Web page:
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I have a personal server, that contains important private files.

For a hobby project I need an external web application access an *.xml file over a url http://.. .

To provide this access I want to setup an Apache2 server on my Debian machine. Is there a security vulnerability (e.g. someone being able to use Apache2 to access my home directory?

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being 100% secure is impossible, however, you can do the following things to protect yourself and ensure that your information is going to be secure.

Enable SSH and change the default port:

You can follow this guide or any other guide that you want.

The reason: SSH ensures that nobody will intersect and understand your info while moving through the internet. The well known 22 port is a starting point for a lot of automated tools, so changing the default can give you an extra chance to be protected.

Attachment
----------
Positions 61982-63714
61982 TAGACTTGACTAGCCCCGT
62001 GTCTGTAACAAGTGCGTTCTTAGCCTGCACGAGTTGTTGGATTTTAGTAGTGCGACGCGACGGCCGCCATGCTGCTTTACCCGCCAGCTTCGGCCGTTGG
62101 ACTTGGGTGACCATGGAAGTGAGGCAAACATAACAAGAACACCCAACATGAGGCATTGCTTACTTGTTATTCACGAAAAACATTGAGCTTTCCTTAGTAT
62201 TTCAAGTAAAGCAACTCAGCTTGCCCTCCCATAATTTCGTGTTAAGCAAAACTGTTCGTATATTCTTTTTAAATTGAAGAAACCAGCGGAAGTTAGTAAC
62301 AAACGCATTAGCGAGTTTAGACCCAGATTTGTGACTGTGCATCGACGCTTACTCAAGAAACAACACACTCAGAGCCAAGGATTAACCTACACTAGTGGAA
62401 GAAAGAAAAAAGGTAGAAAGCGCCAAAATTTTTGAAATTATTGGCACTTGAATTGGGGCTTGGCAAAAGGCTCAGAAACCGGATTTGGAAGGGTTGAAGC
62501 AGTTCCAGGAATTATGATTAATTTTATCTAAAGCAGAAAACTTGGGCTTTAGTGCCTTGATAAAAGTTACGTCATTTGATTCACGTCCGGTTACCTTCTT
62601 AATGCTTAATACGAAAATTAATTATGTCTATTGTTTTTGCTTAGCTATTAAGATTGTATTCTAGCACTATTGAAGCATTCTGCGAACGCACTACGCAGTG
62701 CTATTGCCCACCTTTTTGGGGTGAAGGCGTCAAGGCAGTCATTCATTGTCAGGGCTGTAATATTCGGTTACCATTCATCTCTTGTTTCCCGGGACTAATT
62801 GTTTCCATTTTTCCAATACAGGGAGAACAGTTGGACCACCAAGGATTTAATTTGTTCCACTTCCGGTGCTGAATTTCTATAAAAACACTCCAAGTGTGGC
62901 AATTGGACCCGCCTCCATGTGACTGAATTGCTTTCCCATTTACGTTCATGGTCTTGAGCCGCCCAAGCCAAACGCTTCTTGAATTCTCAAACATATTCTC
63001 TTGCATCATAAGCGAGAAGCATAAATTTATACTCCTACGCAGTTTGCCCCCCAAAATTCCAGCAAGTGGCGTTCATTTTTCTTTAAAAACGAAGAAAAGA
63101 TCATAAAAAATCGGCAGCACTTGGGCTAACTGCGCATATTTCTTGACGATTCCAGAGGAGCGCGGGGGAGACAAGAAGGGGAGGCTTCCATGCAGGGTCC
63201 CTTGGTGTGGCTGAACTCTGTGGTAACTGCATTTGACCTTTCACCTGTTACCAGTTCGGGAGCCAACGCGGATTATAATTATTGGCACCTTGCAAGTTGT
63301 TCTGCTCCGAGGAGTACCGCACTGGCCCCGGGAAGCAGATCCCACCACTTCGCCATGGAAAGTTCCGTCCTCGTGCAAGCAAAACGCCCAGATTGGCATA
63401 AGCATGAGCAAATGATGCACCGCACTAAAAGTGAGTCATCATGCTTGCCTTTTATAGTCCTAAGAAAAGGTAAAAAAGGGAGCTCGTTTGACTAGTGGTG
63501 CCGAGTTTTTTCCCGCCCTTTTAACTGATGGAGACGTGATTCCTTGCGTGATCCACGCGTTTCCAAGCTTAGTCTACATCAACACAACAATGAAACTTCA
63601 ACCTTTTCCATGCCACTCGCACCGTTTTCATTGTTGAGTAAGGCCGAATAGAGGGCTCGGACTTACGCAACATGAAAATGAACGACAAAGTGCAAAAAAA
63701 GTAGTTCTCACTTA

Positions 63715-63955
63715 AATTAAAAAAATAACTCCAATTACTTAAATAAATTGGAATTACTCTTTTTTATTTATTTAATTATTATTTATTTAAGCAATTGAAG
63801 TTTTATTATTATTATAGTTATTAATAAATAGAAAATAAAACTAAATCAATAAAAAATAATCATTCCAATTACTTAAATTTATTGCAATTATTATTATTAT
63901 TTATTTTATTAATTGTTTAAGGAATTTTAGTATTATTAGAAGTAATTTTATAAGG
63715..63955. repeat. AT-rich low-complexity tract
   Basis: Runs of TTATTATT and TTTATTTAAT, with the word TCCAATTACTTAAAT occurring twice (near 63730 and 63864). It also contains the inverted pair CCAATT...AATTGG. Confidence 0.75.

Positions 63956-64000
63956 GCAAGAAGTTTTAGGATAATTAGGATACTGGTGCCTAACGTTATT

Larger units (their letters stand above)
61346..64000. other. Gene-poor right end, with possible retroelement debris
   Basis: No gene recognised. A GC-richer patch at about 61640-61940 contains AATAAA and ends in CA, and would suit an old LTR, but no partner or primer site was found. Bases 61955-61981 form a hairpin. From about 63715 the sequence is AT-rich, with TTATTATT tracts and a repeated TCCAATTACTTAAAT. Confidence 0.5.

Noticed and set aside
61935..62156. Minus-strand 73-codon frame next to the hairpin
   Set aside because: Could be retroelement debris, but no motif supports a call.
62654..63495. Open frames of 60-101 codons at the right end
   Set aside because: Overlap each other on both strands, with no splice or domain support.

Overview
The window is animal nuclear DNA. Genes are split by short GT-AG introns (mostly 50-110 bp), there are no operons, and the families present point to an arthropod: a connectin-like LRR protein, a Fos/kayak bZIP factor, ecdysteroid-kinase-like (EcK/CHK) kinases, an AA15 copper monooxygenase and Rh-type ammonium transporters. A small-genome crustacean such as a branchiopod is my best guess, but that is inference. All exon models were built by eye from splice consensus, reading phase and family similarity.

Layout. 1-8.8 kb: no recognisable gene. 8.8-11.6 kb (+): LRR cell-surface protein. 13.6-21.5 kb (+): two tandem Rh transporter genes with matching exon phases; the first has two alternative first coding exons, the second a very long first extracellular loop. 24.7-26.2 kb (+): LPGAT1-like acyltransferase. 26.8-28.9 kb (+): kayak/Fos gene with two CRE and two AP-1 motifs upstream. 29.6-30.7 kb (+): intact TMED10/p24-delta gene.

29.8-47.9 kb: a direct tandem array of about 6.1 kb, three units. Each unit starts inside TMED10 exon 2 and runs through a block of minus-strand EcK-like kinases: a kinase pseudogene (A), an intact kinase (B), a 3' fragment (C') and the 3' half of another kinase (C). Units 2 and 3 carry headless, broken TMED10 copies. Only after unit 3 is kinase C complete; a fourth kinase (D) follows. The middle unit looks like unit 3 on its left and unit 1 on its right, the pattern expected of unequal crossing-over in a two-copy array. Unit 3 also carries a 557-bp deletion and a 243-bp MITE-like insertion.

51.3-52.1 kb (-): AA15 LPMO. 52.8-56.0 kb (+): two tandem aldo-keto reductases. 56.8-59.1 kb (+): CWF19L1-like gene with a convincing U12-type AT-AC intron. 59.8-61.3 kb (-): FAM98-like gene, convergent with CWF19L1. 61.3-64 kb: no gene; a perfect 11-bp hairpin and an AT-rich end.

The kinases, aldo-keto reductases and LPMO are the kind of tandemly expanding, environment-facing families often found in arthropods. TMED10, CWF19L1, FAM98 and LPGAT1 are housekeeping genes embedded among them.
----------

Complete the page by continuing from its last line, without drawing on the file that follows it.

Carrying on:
Keep your server updated:

This is the most important part of any service that is available on internet. Most of the attacks are not zero-day vulnerabilities, they are just unpatched versions that are vulnerable to a specific attack.

The reason: No matter how secure you think your server is, if it is outdated you will always be vulnerable to any kind of known attack, that makes a hacker's job a lot easier.

You can follow one from the many hardening guides

The reason: Hardening is not impossible to break, but it makes the task a lot harder, and because of that is less probable that a hacker would spend more time on a single server when "in the wild" there are hundreds of vulnerable servers.

Last but not least

There are 3 ways to handle a risk in security:

You can mitigate, you can transfer or you can accept the risk.

If you think that your info is so important that you can't just accept that it could be hacked, you can spend a bit on a cloud server and this way the security will now be the problem from your provider (excepting private keys, etc) you'll need to read the term of every provider to make the best choice.

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  • Changed the port and implemented most of points on hardening guide. Did not quite follow the SHH; did you mean SSH? – A.L. Verminburger Aug 18 '17 at 15:22
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    yes :p sorry, typo – Christopher Díaz Riveros Aug 18 '17 at 15:42

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